Prospectus: Part 2

 Posted by on 11 December 2007 at 8:29 am  Moral Luck, Philosophy, Prospectus
Dec 112007

This post contains Part 2 (“The Problem of Moral Luck”) of my dissertation prospectus, written in pursuit of my Ph.D in philosophy at the University of Colorado at Boulder and submitted to my committee in early December 2007. The full prospectus is available in PDF format and as an MS Word file. Comments and questions are welcome. While they won’t change the prospectus, they might be of use as I write the dissertation over the next year.

The Problem of Moral Luck

Nagel’s case for pervasive moral luck begins with a brief survey of “the ordinary conditions of moral judgment,” particularly the “control condition” for moral responsibility.[5] Appealing to the primitive intuition that “people cannot be morally assessed for what is not their fault, or for what is due to factors outside their control,” Nagel observes that “the appropriateness of moral assessment is easily undermined by the discovery that the act or attribute, no matter how good or bad, is not under the person’s control.”[6] So “a clear absence of control, produced by involuntary movement, physical force, or ignorance of the circumstances, excuses what is done from moral judgment.”[7] The problem of moral luck arises from the attempt to consistently apply that control condition in our everyday moral judgments. When we look closely, Nagel claims, we find that “what we do depends in many more ways than [commonly thought] on what is not under our control,” yet the “external influences in this broader range are not usually thought to excuse what is done from moral judgment, positive or negative.”[8] So the problem of moral luck is that our ordinary moral judgments routinely violate the control condition: people are praised and blamed for matters beyond their control.

Nagel classifies the various cases of moral luck as resultant, circumstantial, or constitutive luck–based on that which is affected by luck.[9] In cases of resultant luck, a person is morally judged partly based on the outcome of his action despite his lack of control over that outcome, such as in cases of inherently risky action (e.g., inciting bloody revolution), failed attempts (e.g., shooting someone but not killing him as intended), and negligence (e.g., text messaging while driving).[10] In cases of circumstantial luck, the person’s moral record depends on accidental circumstances, as when a person faces a difficult moral test to which others are never put or when a would-be wrongdoer finds his deed already done for him by others.[11] In cases of constitutive luck, a person is praised or blamed for aspects of his moral character imposed upon him by his upbringing or his genes, for example.[12] These cases seem to show that our standard moral judgments of a person–whether for his products, his choices, or his character–are often substantially based on accidental factors outside his control.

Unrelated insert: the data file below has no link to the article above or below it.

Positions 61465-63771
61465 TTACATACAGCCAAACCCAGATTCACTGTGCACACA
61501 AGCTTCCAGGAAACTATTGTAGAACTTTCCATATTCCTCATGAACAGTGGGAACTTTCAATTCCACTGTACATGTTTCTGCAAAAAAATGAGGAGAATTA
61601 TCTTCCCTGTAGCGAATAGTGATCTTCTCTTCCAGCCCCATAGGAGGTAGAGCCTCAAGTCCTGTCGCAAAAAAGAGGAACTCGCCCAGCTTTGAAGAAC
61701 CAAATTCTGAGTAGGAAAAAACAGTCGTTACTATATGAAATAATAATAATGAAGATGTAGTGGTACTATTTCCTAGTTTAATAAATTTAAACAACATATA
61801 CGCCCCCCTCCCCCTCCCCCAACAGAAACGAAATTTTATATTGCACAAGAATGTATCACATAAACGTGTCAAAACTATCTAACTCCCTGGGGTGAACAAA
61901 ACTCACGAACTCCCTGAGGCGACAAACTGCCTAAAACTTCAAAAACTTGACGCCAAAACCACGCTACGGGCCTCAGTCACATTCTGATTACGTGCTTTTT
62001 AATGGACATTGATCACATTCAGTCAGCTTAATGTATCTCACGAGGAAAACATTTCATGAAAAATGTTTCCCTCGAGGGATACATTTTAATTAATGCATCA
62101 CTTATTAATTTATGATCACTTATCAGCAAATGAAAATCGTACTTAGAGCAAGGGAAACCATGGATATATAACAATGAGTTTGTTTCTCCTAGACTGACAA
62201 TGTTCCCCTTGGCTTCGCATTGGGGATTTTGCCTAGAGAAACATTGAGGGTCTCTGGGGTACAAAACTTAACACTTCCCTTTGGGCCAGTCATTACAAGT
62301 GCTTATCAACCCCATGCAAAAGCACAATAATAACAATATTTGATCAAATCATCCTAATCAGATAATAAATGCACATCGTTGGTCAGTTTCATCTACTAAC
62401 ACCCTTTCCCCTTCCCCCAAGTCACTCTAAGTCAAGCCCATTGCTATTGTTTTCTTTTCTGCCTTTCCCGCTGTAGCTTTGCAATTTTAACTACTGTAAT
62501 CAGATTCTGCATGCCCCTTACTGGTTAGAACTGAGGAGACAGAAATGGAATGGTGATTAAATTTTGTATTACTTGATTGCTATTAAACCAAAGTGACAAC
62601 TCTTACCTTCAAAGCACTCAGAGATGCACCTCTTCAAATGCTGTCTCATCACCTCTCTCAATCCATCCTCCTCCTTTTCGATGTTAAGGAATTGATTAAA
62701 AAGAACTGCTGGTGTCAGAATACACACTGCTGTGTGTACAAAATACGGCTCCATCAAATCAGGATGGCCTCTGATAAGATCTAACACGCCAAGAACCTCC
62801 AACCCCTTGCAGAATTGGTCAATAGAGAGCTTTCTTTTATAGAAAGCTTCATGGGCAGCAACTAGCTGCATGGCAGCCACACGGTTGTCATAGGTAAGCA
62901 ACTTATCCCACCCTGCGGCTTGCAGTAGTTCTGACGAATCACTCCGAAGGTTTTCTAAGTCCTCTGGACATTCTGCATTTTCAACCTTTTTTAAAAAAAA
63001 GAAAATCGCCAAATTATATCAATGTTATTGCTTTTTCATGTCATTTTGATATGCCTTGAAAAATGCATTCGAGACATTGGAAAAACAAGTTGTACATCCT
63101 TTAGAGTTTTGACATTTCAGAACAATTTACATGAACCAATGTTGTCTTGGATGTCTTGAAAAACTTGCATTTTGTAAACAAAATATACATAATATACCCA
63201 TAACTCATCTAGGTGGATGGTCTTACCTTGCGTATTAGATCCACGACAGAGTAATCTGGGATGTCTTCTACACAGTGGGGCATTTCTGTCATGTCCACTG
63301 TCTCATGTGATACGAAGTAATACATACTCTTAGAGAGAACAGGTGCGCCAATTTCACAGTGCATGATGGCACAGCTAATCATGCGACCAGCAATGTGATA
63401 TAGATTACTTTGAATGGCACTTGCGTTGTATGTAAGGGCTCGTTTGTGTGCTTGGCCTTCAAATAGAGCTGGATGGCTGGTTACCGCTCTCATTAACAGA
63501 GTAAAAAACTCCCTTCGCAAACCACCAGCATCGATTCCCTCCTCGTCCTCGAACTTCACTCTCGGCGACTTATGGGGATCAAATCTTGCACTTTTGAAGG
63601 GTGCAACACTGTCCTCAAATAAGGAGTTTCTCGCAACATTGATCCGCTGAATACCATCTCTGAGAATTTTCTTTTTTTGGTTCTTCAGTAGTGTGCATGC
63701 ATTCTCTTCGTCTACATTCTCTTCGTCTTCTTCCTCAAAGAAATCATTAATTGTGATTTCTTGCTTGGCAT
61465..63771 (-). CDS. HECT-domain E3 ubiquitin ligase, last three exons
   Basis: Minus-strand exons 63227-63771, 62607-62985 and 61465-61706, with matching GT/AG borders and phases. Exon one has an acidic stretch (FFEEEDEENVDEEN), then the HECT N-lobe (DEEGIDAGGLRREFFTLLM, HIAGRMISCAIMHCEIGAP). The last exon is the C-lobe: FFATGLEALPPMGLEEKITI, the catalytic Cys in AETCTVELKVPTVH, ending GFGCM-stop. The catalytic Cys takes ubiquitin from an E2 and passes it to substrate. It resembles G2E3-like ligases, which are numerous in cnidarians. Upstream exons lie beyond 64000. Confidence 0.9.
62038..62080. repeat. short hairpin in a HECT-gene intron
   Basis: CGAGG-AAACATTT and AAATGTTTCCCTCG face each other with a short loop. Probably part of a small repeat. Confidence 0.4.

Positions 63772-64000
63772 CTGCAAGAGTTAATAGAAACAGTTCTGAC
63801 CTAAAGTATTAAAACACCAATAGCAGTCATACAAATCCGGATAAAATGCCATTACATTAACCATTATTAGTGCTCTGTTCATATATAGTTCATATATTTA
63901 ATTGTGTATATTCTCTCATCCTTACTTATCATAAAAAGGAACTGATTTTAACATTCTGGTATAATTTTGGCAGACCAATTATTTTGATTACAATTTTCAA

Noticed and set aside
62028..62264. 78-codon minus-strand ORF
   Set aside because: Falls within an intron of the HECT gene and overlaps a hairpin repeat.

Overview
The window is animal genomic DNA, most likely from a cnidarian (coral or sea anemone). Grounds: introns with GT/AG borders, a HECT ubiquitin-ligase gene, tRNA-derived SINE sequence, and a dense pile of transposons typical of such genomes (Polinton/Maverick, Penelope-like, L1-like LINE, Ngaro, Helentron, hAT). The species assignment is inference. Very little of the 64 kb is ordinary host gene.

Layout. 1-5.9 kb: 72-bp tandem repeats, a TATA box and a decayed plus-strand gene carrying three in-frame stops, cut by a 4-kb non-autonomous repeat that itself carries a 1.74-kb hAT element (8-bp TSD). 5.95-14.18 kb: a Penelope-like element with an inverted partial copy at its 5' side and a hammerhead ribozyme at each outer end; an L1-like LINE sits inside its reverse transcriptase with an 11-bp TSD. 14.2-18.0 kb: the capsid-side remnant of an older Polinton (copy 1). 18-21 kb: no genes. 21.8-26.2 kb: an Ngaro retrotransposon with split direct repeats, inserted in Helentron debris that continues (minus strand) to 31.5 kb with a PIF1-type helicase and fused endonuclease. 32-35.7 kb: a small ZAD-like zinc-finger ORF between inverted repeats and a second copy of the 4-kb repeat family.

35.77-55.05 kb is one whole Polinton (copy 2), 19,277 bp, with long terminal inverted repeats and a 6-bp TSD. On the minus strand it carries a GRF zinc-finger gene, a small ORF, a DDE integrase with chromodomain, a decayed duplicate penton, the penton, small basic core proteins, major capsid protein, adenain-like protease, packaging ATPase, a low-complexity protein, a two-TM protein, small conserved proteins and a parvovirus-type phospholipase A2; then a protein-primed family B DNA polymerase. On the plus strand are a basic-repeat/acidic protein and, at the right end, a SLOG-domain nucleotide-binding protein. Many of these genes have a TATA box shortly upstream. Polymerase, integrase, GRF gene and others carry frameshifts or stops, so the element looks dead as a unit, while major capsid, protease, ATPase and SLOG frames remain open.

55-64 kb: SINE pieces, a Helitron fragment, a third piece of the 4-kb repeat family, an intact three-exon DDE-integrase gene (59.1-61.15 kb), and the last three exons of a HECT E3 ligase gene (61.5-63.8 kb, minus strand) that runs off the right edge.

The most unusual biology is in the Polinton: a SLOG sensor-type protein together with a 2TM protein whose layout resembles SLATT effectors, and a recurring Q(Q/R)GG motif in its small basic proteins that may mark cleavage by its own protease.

Notably, the problem of moral luck does not merely present us with a limited set of puzzling cases about moral responsibility.[13] Luck is a pervasive influence in human life. No one controls the particular family, culture, nation, or era of his birth. No one controls his genetic endowments. Few people have any significant power to influence the economic conditions, political institutions, or moral climate that shape their lives. Our actions often have far-reaching, unexpected, and unpredictable effects in the world. Such external forces seem to influence the thoughts, actions, qualities, and products for which a person is morally judged. If that’s true, then the problem of moral luck undermines attributions of moral responsibility generally, not just in a few select cases. That’s why Nagel claims that “if the condition of control is consistently applied, it threatens to erode most of the moral assessments we find it natural to make.”[14]


[5] Nagel 1993, p. 58.

[6] Nagel 1993, p. 58.

[7] Nagel 1993, p. 58.

[8] Nagel 1993, p. 58.

[9] I plan to ignore Nagel’s fourth category of “causal luck,” since it concerns the broader question of free will versus determinism. Some commenters on moral luck have suggested alternative schemes of classification, but none are more illuminating than that of Nagel. See, for example, Ollila 1993, pp. 19-21. These three kinds of moral luck will be explained in greater detailed in later sections.

[10] Nagel 1993, p. 60. Cases of resultant luck are also found in Williams 1993, pp. 38-9 and Feinberg 1970, pp. 32-4.

[11] Nagel 1993, p. 60. Cases of circumstantial luck are also found in Feinberg 1970, pp. 34, 191-2.

[12] Nagel 1993, p. 60; Feinberg 1970, p. 36.

[13] Nagel 1993, p. 59.

[14] Nagel 1993, p. 59.

Go to Works Cited or the Proposed Bibliography.

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